Editor’s note: This is another in a series of stories focusing on Miller Prize winners for this fall’s Exhibit Columbus event downtown.

Talk about cashing in on a former bank building’s noted heritage.

A duo of Los Angeles architects will salute world-renowned designer Eero Saarinen’s celebrated Irwin Conference Center in downtown Columbus by withdrawing a bit of the structure’s drive-through past. It was the Irwin Union Bank and Trust from its opening in 1954 until 2009.

The effort, “Untitled,” by the Oyler Wu Collaborative, features canopies to link to part of that past.

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“We really wanted to lock into something that already existed (on the site),” architect Dwayne Oyler said.

The white sheet-metal-and-tubes structure will be one of five temporary installations featured in the first exhibition element of Exhibit Columbus beginning Aug. 26 and stretching through November.

Organizers have estimated that the exhibition could draw at least 10,000 people from a regional area. But already on social media and elsewhere online, the star structures of the new event have been seen in recent weeks by thousands, according to participating architects.

Five design teams representing some of the nation’s top architects recently were named as the event’s Miller Prize winners. Each winning team gets $70,000 to design and build a temporary architectural creation to complement one of those five downtown structures.

Designers Oyler and business partner Jenny Wu, busy enough to be working worldwide in cities such as Taipei, Taiwan, became convinced they needed to be part of Exhibit Columbus when they came to Columbus several months ago.

“I thought, ‘Wow, it’s actually possibly for a community to use architecture as a way to better the city,” Oyler said, speaking recently from his California home. “I never really had seen architecture play such a significant role beyond the important aesthetic one.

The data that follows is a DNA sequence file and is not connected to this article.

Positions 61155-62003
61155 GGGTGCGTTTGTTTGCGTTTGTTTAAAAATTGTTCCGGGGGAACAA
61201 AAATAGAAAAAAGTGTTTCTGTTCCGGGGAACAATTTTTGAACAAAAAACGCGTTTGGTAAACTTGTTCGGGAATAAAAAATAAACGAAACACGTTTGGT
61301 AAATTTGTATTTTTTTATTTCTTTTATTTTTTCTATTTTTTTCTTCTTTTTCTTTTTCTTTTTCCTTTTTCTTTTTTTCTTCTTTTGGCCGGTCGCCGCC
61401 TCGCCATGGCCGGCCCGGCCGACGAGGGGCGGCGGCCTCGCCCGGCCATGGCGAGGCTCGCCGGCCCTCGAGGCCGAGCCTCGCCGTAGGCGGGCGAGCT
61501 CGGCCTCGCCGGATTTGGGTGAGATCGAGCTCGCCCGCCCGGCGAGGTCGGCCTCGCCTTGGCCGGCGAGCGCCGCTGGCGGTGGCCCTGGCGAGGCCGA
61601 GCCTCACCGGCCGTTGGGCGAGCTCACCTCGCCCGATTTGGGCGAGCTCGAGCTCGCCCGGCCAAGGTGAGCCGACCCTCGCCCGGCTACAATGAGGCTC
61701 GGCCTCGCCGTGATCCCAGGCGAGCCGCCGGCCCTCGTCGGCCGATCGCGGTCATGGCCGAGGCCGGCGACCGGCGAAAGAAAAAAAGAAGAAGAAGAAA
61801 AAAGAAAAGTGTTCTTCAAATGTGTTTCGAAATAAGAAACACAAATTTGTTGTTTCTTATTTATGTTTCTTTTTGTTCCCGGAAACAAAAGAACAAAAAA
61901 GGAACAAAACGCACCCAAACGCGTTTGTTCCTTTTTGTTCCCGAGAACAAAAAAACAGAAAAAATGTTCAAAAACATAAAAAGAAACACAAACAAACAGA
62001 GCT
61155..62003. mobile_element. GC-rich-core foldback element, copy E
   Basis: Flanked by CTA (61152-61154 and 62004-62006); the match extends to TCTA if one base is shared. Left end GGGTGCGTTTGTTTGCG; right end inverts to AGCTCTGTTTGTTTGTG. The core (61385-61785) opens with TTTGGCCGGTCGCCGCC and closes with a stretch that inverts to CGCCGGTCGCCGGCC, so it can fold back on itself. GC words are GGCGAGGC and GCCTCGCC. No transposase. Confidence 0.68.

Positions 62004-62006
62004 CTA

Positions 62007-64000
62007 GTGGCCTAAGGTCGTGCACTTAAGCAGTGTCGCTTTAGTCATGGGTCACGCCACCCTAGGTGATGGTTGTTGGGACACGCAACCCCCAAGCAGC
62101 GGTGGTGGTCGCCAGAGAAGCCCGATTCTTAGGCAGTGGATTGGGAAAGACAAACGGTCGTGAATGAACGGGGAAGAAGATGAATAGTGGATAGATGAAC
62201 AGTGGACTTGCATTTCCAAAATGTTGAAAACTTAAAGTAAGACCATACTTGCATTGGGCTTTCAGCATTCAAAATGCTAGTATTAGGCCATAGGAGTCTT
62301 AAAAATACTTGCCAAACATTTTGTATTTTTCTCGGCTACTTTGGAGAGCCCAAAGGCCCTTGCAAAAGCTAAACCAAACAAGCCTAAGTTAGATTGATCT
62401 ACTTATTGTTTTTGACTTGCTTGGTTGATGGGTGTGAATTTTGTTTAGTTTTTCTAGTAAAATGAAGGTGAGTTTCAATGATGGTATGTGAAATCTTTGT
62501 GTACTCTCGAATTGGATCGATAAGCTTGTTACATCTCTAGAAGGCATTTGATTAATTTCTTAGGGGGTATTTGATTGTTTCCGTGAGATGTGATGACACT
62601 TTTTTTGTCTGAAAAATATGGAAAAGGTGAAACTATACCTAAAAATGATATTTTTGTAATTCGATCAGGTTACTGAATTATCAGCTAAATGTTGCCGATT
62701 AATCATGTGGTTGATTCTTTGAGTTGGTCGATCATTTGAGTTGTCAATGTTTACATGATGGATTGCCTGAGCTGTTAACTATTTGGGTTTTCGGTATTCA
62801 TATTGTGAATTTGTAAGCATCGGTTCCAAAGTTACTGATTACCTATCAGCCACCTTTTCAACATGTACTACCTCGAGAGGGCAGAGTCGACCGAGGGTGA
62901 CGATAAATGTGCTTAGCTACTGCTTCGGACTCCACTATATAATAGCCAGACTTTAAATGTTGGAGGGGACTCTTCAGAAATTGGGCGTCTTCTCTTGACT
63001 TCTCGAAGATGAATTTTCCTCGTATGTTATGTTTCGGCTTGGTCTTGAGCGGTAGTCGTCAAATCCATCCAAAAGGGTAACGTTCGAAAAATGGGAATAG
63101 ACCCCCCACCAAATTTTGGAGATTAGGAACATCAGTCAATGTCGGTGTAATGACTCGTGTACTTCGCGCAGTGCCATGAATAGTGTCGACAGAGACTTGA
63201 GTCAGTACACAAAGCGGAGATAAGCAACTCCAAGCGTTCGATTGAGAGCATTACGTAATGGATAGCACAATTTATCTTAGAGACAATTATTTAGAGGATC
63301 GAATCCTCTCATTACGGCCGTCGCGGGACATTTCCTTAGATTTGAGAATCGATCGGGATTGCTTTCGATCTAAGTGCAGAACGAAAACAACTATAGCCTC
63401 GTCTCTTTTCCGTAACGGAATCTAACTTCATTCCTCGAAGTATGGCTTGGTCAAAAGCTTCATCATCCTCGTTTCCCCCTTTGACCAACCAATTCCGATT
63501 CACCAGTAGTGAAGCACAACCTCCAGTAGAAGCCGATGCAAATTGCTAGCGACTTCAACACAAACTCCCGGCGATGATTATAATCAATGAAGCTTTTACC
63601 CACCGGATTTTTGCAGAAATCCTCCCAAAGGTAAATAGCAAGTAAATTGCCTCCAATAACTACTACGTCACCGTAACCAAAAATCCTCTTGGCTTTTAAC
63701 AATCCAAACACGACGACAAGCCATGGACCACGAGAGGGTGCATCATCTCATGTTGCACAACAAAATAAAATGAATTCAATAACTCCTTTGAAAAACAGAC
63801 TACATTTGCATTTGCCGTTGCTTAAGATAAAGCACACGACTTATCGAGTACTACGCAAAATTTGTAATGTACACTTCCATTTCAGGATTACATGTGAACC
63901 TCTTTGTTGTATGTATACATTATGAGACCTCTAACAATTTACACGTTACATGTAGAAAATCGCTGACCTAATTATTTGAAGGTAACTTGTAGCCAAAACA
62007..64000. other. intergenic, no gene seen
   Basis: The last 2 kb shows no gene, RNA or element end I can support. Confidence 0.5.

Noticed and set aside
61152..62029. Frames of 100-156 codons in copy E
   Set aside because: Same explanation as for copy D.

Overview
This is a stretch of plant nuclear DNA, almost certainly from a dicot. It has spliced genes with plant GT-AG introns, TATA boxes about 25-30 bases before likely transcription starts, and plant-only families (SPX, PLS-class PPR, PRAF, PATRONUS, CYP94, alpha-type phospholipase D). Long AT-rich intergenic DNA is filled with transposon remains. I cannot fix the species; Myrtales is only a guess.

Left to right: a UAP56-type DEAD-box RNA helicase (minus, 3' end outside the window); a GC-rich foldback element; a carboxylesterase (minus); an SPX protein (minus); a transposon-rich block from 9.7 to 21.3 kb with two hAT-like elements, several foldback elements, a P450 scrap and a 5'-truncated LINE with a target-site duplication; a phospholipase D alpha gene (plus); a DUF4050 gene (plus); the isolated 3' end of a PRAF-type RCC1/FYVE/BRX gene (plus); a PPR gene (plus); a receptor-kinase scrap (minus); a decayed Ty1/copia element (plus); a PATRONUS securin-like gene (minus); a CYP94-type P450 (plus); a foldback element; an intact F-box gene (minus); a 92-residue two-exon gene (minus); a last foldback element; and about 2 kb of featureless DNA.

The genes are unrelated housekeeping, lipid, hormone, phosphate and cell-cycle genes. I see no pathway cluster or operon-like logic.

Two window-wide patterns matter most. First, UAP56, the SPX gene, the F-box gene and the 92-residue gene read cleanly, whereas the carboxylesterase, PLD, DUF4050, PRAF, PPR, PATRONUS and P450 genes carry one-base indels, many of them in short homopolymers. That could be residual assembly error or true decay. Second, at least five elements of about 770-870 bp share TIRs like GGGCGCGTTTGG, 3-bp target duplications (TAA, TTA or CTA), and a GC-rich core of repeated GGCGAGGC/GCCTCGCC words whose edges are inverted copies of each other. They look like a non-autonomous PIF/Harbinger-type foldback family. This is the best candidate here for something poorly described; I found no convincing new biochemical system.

“What I saw in Columbus was the idea that someone really had vision that wasn’t just about creating a handful of pretty buildings. I think it was a sense of ‘We can change the city with this.’”

Then he thought of his hometown in Coffeyville, Kansas, about half the size of Columbus, while Oyler was growing up.

“I thought, ‘If only the country’s 50,000 or so other Coffeyvilles, so to speak, realized that this matters,” he said.

Oyler and Wu have long been admirers of the work of Saarinen, also seen locally in North Christian Church and the Miller House. As much as they talk of trying to capitalize on how he used light in his designs, they want viewers to draw their own interpretation from their work to be built here.

Oyler mentioned that it’s not unlike a lyricist allowing a song’s audience to determine a tune’s meaning.

“I love the music analogy,” he said.

Richard McCoy, founder of Exhibit Columbus, believes the temporary works alongside long-noted local downtown buildings will offer people a new perspective on their city. His bigger aspiration is that the added architecture will serve as a catalyst for new, permanent works in and around the city in the future.

“I hope this allows a lot of people to see not only the Irwin Conference Center, but the (adjoining) plaza as well in a different way,” McCoy said.

Local sheet metal contractor Noblitt Fabricating Inc. will donate many of the materials for the construction of the temporary design. Noblitt owner Curt Aton emphasized that his firm simply wants to be a good team player that shows people that Columbus is marked by creators.

In a similar move, Aton’s company donated materials for artist Jonathan Nesci’s temporary work, “100 Variations: New Reflections on Eliel Saarinen and the Golden Ratio,” from 2014 in the First Christian Church courtyard. That’s significant especially since Exhibit Columbus organizers credit Nesci’s exhibit in part with the inspiration for their grand art and architecture project.

“We are not involved for the attention,” Aton said, adding that he was aware that the event already has garnered some national social-media attention. “One reason is that we really like art and architecture. And two, we like making cool things designed by people of the status of designers such as Oyler Wu Collaborative.”

Funding for Exhibit Columbus, part of a program called Landmark Columbus, has come from individuals, foundations and corporations around Indiana. The Heritage Fund — The Community Foundation of Bartholomew County also has been a key financial partner, and serves as the support for Landmark Columbus.

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Brian Blair is a reporter for The Republic. He can be reached at bblair@therepublic.com or 812-379-5672.